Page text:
Last year’s Cyclone Freddy enters history books as longest-lived storm

Last year’s Cyclone Freddy enters history books as longest-lived storm
2 July 2024

By the Climate Centre

Tropical Cyclone Freddy – which last year travelled a third of the world’s circumference in just over a month and embodied the atmospheric energy equal to an entire North Atlantic hurricane season – has set a new world record for the longest-lived cyclone.

An international scientific team from the World Meteorological Organization recognized TC Freddy’s duration of 36 days while at least at official tropical-storm status as breaking the previous record of just under 30 days set by Cyclone John in the Pacific in 1994, the WMO announced today and as expected last year.

Freddy crossed the Indian Ocean from the coast of north-west Australia to southern Africa last February and March, causing very major human and economic losses in several countries, with Malawi by far the worst affected in terms of deaths and injuries, as well as Madagascar and Mozambique.

Precisely, in terms of distance, the WMO analysis showed Freddy travelled 12,785km as a tropical storm or greater – 33 per cent of the Earth’s circumference – a close second to TC John which covered just over 13,000km.

By the end of March, IFRC-DREF had allocated 2.3 million Swiss francs to support Red Cross response in Madagascar, Malawi and Mozambique in the aftermath of Freddy; the IFRC issued an emergency appeal for 6 million CHF to cover 160,000 people in Malawi.

‘A third of the world’s circumference and the atmospheric energy of an entire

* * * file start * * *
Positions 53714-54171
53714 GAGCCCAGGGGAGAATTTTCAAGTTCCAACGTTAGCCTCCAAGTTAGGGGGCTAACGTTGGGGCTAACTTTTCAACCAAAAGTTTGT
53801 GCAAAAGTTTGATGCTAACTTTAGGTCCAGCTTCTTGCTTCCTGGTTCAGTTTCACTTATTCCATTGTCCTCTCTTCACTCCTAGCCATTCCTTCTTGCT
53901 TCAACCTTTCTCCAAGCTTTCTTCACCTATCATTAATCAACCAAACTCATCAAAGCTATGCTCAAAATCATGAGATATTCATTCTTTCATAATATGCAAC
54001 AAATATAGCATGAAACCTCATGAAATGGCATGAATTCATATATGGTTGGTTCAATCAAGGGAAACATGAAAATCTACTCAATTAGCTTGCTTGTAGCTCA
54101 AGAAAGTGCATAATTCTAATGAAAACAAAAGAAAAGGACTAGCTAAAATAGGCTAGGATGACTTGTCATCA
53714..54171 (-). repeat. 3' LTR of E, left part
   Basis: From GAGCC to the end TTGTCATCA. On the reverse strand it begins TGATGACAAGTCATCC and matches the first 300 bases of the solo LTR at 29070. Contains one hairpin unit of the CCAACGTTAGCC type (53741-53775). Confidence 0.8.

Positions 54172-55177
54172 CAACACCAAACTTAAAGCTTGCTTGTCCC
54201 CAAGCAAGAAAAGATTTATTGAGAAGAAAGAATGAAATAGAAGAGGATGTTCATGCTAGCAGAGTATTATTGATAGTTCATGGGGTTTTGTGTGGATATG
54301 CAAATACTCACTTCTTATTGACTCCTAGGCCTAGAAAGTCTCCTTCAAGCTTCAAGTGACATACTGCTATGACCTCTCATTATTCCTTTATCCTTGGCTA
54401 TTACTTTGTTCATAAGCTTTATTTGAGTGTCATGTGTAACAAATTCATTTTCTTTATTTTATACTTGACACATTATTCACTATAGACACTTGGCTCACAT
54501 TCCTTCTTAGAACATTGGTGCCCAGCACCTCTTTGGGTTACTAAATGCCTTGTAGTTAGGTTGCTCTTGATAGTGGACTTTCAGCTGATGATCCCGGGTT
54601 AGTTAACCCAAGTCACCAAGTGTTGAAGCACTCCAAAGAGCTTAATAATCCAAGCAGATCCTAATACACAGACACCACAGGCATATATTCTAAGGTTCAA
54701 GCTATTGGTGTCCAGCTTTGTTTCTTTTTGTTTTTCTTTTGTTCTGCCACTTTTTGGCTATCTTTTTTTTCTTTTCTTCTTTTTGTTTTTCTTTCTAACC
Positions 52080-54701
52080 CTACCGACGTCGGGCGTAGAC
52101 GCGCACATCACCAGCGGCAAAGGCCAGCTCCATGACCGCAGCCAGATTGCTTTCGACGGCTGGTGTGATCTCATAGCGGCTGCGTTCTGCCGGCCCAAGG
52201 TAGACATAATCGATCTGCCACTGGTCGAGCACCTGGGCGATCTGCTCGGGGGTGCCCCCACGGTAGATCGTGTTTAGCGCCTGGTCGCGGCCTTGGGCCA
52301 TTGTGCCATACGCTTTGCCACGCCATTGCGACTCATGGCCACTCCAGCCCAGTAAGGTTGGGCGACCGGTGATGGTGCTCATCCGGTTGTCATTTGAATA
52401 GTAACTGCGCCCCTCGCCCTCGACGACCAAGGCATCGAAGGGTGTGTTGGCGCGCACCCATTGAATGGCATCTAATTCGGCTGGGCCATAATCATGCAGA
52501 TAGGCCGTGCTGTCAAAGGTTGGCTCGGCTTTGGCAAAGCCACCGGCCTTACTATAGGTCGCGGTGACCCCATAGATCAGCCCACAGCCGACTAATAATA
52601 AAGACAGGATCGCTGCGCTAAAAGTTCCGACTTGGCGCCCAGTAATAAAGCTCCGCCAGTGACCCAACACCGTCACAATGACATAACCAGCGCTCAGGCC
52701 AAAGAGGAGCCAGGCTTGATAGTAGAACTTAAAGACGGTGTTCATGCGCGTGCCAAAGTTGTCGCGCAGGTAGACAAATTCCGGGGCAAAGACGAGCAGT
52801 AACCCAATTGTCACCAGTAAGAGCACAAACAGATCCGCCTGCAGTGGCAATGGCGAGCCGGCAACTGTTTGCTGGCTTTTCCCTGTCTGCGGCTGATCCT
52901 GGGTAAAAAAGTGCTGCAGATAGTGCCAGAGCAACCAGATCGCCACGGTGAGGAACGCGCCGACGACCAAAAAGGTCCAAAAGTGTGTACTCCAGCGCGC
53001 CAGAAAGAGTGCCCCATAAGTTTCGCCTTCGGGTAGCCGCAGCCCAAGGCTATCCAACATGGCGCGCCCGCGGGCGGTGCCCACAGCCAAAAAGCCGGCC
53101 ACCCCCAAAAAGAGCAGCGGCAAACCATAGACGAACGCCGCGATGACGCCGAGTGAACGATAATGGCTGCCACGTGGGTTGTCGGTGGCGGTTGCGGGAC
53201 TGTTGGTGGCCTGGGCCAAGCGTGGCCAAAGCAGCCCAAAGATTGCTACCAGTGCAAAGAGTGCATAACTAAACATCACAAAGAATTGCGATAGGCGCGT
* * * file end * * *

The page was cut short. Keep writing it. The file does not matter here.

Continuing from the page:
North Atlantic hurricane season’

Last August, the UN in Malawi told a government after-action review that the storm’s timing “could not have been worse – in the midst of the deadliest cholera outbreak in Malawi’s history, during a national macro-economic crisis, and just before the harvest of crops essential to maintaining the country’s food security.”

At that point, the Malawi government said 679 lives had been lost and 537 people were still missing, with more than 2,00,000 affected; nearly 200 people died in Mozambique.

TC Freddy arrived in southern Malawi on 13 March, but “from 8 March, key anticipatory early actions were activated by partners such as the Malawi Red Cross Society,” the August review said. An emergency operations centre was activated on 11 March with staff deploying ahead of the cyclone, it added.

Chris Velden, a member of the WMO team that analysed the statistics on Freddy and a cyclone expert at the University of Wisconsin, today described Freddy as “a remarkable tropical cyclone, not only for its longevity but also for its ability to survive multiple land interactions”.

The full analysis on Freddy appears in the Bulletin of the American Meteorological Society.

Malawi Red Cross volunteers checking on local communities last March in the immediate aftermath of Cyclone Freddy’s arrival in the south of their country. (Photo: MRC via IFRC)